What is the difference in brightness between full daylight and a starry night? In the case of a time-lapse that Stephen Lewis ARPS was planning, 22 stops. Each stop is a doubling of the light entering the camera.
As the camera clicks away at, say 10-second intervals, for half a day, how are you going to adjust the exposure without disturbing it on its rigid mounting? By Wi-Fi. Unfortunately the adjustment points will be obvious in the sequence, but Stephen had some software which worked out where the changes were and smoothed out the change over a number of frames. It is in fact possible to buy a device which changes the exposure incrementally during the hours of shooting, but it is expensive and the software provides a £50 solution.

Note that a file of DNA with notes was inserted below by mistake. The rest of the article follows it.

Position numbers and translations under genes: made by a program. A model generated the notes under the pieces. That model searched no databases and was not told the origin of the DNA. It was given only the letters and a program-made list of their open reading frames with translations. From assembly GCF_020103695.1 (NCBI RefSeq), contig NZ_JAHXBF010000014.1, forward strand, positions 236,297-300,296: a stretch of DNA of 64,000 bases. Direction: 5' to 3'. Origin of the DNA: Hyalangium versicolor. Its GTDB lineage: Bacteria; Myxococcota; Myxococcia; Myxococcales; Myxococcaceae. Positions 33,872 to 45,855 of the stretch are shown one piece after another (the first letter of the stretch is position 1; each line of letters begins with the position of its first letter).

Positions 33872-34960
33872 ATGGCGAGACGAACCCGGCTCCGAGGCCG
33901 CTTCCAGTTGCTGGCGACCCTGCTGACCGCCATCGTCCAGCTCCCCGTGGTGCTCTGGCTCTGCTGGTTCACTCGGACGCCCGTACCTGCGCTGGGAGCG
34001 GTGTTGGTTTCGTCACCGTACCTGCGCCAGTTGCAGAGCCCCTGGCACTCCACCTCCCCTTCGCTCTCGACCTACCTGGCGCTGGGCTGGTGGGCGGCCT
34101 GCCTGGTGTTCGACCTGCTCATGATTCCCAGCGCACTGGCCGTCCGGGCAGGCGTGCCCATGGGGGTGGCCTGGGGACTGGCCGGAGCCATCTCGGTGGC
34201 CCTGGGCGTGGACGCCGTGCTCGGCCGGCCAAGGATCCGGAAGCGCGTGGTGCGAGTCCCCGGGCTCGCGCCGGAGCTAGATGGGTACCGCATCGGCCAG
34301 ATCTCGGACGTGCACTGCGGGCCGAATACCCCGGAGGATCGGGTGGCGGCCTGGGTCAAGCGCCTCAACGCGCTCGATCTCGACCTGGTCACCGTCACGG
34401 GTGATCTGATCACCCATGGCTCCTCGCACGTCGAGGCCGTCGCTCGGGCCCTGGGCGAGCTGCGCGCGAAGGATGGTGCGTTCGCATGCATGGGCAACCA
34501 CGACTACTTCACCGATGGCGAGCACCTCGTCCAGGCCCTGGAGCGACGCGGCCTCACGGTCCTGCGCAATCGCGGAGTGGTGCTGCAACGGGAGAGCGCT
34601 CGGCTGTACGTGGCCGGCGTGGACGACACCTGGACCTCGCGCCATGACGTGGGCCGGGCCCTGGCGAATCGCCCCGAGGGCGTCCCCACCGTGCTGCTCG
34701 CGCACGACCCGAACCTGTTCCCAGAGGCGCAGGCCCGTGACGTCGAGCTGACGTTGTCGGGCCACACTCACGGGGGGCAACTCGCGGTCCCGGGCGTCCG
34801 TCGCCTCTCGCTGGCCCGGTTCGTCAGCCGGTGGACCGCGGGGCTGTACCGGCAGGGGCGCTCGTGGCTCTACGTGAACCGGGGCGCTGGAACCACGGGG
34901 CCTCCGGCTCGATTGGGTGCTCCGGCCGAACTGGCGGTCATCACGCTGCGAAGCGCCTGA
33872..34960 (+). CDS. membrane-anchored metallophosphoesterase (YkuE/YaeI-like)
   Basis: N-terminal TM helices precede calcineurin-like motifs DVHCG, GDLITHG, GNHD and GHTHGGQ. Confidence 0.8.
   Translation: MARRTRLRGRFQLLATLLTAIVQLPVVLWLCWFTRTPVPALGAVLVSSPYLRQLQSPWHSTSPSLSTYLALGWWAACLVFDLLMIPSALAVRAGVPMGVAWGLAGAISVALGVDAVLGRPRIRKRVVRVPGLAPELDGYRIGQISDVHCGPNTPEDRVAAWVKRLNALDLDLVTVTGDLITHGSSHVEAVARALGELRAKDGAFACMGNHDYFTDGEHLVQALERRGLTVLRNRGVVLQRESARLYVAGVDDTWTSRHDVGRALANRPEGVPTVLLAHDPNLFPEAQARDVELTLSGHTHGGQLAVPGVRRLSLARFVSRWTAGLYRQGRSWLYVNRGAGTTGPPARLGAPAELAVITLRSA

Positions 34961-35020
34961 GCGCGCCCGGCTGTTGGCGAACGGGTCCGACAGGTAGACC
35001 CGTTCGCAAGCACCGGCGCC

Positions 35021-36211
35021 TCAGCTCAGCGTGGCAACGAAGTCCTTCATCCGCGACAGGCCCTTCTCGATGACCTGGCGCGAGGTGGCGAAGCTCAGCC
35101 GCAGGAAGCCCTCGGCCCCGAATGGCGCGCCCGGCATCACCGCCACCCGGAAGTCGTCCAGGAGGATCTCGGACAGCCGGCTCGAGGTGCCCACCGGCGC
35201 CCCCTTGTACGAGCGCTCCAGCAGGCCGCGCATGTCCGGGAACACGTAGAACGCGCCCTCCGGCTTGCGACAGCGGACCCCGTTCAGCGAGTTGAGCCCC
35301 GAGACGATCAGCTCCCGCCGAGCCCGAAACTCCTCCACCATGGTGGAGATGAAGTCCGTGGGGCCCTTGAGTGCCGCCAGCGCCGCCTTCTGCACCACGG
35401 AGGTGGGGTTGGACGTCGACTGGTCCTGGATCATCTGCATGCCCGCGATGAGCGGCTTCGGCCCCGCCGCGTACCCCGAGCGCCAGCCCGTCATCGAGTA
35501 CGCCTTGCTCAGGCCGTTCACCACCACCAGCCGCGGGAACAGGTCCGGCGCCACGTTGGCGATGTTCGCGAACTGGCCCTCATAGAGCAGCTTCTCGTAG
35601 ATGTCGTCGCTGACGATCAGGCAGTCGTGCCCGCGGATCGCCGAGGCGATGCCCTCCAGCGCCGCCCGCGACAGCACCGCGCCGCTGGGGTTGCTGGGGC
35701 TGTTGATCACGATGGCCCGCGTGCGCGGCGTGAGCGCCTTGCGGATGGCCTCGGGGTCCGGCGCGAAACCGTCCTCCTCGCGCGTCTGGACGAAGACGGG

That is a taste of the technicalities behind Stephen’s work but the outcomes were fascinating and beautiful. Stephen is clearly one who relishes the technical challenges of time-lapse and one example was the way in which he had un-picked the process by which a phone app turned a scene into a spherical shape, he had then used it on his time-lapse sequences to produce a fascinating new sequence of ever changing spherical abstracts.
His presentation was perhaps the slickest we have ever seen at Crewe PS because every part of his talk was timed to the second, under the control of software on his tablet which he used to switch from sequence to sequence, tutorial to tutorial.
We just gaped in astonishment.
You can see his work on his website.
Member Morgan Griffiths is a film-maker and was experimenting with time-lapse recently, have a look at his sequences here (you can see that it can be used in many ways, social studies for example!